My son Al

June 28th, 1995 was a Wednesday.  My contractions had started before the sun came up and at the hospital the midwives were waiting to help me through labor.  Albert Louis Schuitema was born that afternoon.  His eyes were so dark they were almost black.  Looking into them, I fell into a universe soft with love.   It was difficult looking away.  He seemed like a sage, an old soul still between worlds.  I felt awe and wonder as I took him in.  His tiny arms and hands spasmed as his nerves adjusted to the transition from the womb to the birthing room.  Time seemed to slow as Albert greeted his grandparents, cousins and aunt.  When he was given back to me, he fell asleep in my arms.

It seems incomprehensible that he is going to be nineteen tomorrow.  He is away with friends as I vacillate in time, caught in moments that span almost two decades.  He would tease me about my tears if he were here.  It is so hard to let him go.  Sweet, considerate, loving and warm – that is my son, Al.  He is no longer the precocious little boy in his red vinyl boots and his Power Ranger costume.  Lately when he leaves, I rush to hug him, hoping to convey how much I love him.  He patiently hugs me back, smiles and turns to go, already inhabiting the future.

Letting go of my daughter.

Mindfulness is a practice of staying in the present moment with your experience, regardless of what it is.  Pain, joy, anger, peace; whatever comes up.  My daughter recently went through a stage of wanting to be close to me frequently, to spend time alone together, and show her affection openly.  There were times when it was irritating to other family members who wanted my attention, but I loved it.  I adore my boys, and having sons is an experience precious in its own way.  Feeling that bond with my daughter was priceless though.

Now, in what seems like a matter of moments, she has become moody, distant, and wants little (if anything) to do with me.  We used to text “I love you SOOO much” back and forth to each other; smiley faces, and hearts flew across the wireless network between us.  These days I consider myself lucky if she says, “me too” when I say “I love you.”  This child (who is my youngest), was the last to give up our nighttime ritual of  “kissing hand” (copied from the renowned children’s book), and blew me kisses from her bed as I went through her doorway at night, then when I reached the landing, and again when I was all the way downstairs (with me blowing kisses back).  In a single night she disavowed all of it.  She lets me kiss her on the forehead at night now, and give her a hug that she doesn’t return.  The pain of this rejection has been very hard to stay with in a mindful way.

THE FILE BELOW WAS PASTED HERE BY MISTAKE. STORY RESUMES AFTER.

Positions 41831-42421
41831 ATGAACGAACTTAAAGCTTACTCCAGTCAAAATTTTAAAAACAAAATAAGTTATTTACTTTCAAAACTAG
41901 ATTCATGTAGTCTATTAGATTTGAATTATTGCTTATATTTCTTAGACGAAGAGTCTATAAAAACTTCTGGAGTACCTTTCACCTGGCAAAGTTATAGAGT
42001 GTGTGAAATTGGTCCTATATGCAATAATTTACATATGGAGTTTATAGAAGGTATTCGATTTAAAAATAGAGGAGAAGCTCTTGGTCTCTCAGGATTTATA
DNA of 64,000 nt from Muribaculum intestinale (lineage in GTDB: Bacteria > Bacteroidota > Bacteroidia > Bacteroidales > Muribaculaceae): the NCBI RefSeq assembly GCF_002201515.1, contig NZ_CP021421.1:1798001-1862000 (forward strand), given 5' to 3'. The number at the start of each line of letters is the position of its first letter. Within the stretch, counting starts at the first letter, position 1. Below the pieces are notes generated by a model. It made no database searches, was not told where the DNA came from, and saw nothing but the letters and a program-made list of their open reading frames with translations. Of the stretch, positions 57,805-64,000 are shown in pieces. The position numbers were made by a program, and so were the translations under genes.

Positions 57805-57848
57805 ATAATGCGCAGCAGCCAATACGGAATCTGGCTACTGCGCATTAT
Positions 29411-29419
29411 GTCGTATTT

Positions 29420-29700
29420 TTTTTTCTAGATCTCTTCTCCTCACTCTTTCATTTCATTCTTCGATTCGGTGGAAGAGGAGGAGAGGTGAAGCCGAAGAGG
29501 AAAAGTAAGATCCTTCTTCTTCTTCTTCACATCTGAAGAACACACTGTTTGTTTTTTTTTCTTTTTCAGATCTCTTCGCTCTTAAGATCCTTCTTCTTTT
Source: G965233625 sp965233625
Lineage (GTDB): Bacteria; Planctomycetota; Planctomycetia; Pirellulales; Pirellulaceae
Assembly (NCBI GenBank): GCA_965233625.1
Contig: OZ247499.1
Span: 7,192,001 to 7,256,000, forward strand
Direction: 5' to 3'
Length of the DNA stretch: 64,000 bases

The other morning my daughter was using her now all too common clipped answers to my questions, and I felt anger rise up in me like an earthquake.  My husband was in the kitchen at the time, and as he watched helplessly, I walked away (hearing him whisper, “please tell your Mom you’re sorry”) and retorted, “that’s okay, if she wants to spend all her time hating people that’s her choice.”  Immediately, I felt myself transported back in time to a moment where I told my mother (at close to the same age) “you don’t really love me.”  When my father heard this, he ripped me apart with his words, and his anger reduced me to microscopic size for saying something so hurtful to my Mom, who I knew loved me more than her own life.  Ouch!  A sense of deep shame washed over me, and an indescribable helplessness.  I had purposely hurt my child, after vowing I’d be different from my own parents, and there was no way to take it back.  Shaking, I walked over to her, took her hands in mine and said “I’m so sorry.”  “I felt hurt because of the way you were treating me, and I purposely said something to hurt you back.  It was childish, and small, and I wish with all my heart that I could take back the words, but I can’t.  I know you don’t spend your time hating people.  You are a loving and devoted friend, and have such a kind heart.  What I did was wrong, and there is no way to make it up to you.  I’m so very sorry.”  (tears were in my eyes now, and in my husband’s)  Looking at the floor, my daughter replied, “it’s no big deal Mom.”  “Look at me sweetheart,” I pleaded, and when those huge, sky-blue eyes met mine, I could see the wall I’d created between us.  “It IS a big deal.  I’m an adult, and I acted like a 2-year-old.  I’m so very sorry, and I will try to make it up to you somehow.”  “Whatever,” she replied, “I didn’t even really hear what you said,” and she dropped my hands.

This is what mindfulness can help you avoid.  Pema Chodron once said, (and I’m paraphrasing) “A moment of anger can destroy years spent building trust.”  I know the truth of that from BOTH sides now.  I can only pray that if I keep practicing I can prevent this from happening again.  Letting go of my daughter feels like having my fingernails slowly ripped off, one by one.  At the same time I’m so proud of her and the young woman she is becoming.  She’s developing a great relationship with my husband, her Step-Dad, after years of him feeling the rejection I do now, all while staying calm about it around her.  Parenting, like growing older, is not for the faint of heart.  It is one of the most difficult journeys we make in life.  I’m still ashamed, remorseful, and contrite, but I hope that perhaps some wisdom may have come from this that will help me keep my mouth shut when this happens in the future.  I wish the same for every one of us.  Namaste’.